combines two very challenging and expensive hobbies into one Über
hobby. It is without a doubt the most technically challenging and
demanding kind of photography out there. We are shooting in
extremely low light conditions of very faint and distant objects at very
long focal lengths and to top it off these suckers are moving across the
sky. Normal camera focusing doesn't work in low light nor is it
sufficient to "just put it on infinity" as even a 5 degree
change in temperature requires the focus to be tweaked because of the
contracting metal of the telescope. Critical focusing proves to be
exceptionally challenging as it turns out that nothing is harder to
focus on than a star. Ordinary daylight camera optics show every
optical flaw, astigmatism and every other conceivable optical aberration
as there is no more challenging torture test to optics as a field of
stars. Optics must be exceptional and thus very expensive.
The telescope must track the object perfectly for hours on a rock steady
mount while the camera slowly and precisely collects ancient
photons. In astrophotography a 1000 mm focal length and a 2 degree
field of view is considered average or normal. At this kind of
magnification there is little room for error of any kind. But with
hours of exposure time in the dark and the cold with tired eyes and
foggy brain there are lots of opportunities for error. Invest
several thousands of dollars and you can begin to take some pretty nice
pictures... of course that is only after hundreds of hours of
frustration as you learn the ins and outs of your equipment.
Better and more expensive equipment makes things a little easier but you
still need to be out in the dark under the stars to make it all happen
and fix the inevitable things that won't quite work as planned.
Those of us that
are into this hobby really need to have our heads examined. We
spend many thousands of dollars to stay up all night miles from the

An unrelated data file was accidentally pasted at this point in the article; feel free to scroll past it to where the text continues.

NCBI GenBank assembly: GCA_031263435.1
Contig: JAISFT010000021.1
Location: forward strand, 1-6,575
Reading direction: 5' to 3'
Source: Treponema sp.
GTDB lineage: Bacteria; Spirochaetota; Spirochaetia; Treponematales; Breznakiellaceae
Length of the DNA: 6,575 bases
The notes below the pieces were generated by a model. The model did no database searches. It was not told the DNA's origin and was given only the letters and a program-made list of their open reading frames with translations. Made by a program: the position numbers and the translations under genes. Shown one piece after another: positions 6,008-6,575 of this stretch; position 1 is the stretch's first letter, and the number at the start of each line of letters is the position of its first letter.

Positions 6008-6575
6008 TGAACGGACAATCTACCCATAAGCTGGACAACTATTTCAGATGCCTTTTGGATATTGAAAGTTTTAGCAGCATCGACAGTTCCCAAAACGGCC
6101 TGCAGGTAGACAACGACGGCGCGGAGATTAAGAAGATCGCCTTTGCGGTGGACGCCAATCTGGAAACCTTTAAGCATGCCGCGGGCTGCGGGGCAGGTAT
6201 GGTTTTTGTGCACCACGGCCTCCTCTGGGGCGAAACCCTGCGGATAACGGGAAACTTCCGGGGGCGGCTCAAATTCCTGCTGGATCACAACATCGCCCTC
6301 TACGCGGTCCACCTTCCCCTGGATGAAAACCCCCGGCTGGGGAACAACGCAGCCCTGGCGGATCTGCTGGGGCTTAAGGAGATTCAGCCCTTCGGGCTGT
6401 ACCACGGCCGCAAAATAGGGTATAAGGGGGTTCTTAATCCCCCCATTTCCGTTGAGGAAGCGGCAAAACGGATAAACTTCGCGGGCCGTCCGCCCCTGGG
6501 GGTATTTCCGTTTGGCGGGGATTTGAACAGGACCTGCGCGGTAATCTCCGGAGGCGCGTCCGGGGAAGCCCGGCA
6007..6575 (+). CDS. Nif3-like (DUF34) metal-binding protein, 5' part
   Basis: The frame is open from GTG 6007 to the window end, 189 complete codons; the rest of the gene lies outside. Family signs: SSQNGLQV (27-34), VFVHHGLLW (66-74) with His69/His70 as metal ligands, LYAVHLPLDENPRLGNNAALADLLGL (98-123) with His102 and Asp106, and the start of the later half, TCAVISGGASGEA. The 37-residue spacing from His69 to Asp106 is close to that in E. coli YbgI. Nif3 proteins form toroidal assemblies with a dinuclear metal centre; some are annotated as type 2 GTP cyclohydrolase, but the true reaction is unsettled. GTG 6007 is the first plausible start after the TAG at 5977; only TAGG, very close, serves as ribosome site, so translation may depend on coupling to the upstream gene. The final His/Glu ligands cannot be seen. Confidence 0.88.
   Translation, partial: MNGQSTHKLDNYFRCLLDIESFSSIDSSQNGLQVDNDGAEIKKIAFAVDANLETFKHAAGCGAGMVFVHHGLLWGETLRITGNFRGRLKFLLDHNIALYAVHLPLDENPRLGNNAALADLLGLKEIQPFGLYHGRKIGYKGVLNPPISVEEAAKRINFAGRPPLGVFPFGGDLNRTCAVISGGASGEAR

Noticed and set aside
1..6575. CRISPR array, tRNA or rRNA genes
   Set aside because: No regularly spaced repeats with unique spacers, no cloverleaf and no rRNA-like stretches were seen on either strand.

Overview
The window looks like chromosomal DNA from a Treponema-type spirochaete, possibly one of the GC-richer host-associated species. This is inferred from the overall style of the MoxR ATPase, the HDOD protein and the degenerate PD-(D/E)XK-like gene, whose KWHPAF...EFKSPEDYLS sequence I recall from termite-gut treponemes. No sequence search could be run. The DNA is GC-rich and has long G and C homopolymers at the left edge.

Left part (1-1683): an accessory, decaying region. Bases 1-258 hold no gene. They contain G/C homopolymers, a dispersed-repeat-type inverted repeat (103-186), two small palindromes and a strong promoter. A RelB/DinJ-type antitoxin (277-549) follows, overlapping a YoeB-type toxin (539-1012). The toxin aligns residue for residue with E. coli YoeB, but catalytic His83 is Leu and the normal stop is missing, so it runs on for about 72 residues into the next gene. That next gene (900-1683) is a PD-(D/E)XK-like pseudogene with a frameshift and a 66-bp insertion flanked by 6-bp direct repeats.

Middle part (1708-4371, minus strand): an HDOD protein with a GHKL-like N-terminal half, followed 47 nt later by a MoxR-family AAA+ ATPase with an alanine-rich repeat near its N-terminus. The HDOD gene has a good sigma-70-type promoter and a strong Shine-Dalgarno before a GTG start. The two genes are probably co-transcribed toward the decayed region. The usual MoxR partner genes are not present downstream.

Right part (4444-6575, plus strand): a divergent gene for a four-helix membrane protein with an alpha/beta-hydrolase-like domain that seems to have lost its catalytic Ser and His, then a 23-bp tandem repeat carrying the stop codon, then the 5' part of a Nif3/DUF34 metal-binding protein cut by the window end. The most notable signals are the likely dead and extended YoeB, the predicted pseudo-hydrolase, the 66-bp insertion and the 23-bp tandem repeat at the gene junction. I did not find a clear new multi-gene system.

nearest man made light taking hours of exposures of objects often too
faint to see through the telescope. And it isn't like we can sell
our prize pictures to recoup the huge costs involved. Better
pictures are easily and freely available from the Hubble Space
Telescope. Even those exceptionally rare individuals that have
nice enough images to sell, considering how expensive the gear is and
how much time it takes to create a saleable image they would be better
off working as a greeter at Walmart than doing astrophotography.
Rarely do we photograph anything new. The Hubble Space Telescope
and other professional telescopes around the world have imaged
everything interesting in the night sky hundreds if not thousands of
times before at resolutions and quality that are simply technically
impossible to match for amateurs.
possibly be the appeal of this crazy hobby? I think that in part
it is because it is so challenging that it is so appealing. It
isn't for the impatient or budget minded amateur astronomer. This
hobby takes a lot out of you, physically, mentally, emotionally and
especially financially. But so does climbing mountains and there
are thousands of people who go out of their way to do that. Mt.
Everest has been climbed hundreds of times by now, but people keep
wanting to climb it. People spend tens of thousands of dollars and
years of their life training to stand on the summit themselves.
Why? They want the challenge and they want to conquer it and it
isn't about the money. There is something like that for
astrophotography too. "Sure the Orion Nebula, M42 has been
imaged thousands of times before, but I took this one!"
I also think that
there is something very Zen about amateur astronomy in general and
astrophotography in particular. Time flies by for me when I get
into my grove out in the dark and dawn comes a little too quickly.
Under a canopy of stars, where the Milky Way shines so brightly over
your head, you really get a sense of being on the Earth spinning in
space. It is often very quiet and nature tends to move very slowly
at night. It is a time to be still, look up and just notice.
This isn't on TV or the Internet this is the real thing, the Universe,
and if you really pay attention you can feel your place in it. You
are tiny beyond imagination, and yet you are also here and aware of the
awe. Like when you visit any great cathedral, it is always nice to
bring home a little reminder of your experience there.
Astrophotography does it for me. 99% of my life is spent doing my
daily stuff, handling responsibilities, making money, raising my kids.
This hobby gives me the opportunity to remember a greater context for my
life and my place in the vastness of time and space.
Astrophotography lets me steal a wisp of the vast mysteries of the night
sky and bring them into the light of day to share. Who wouldn't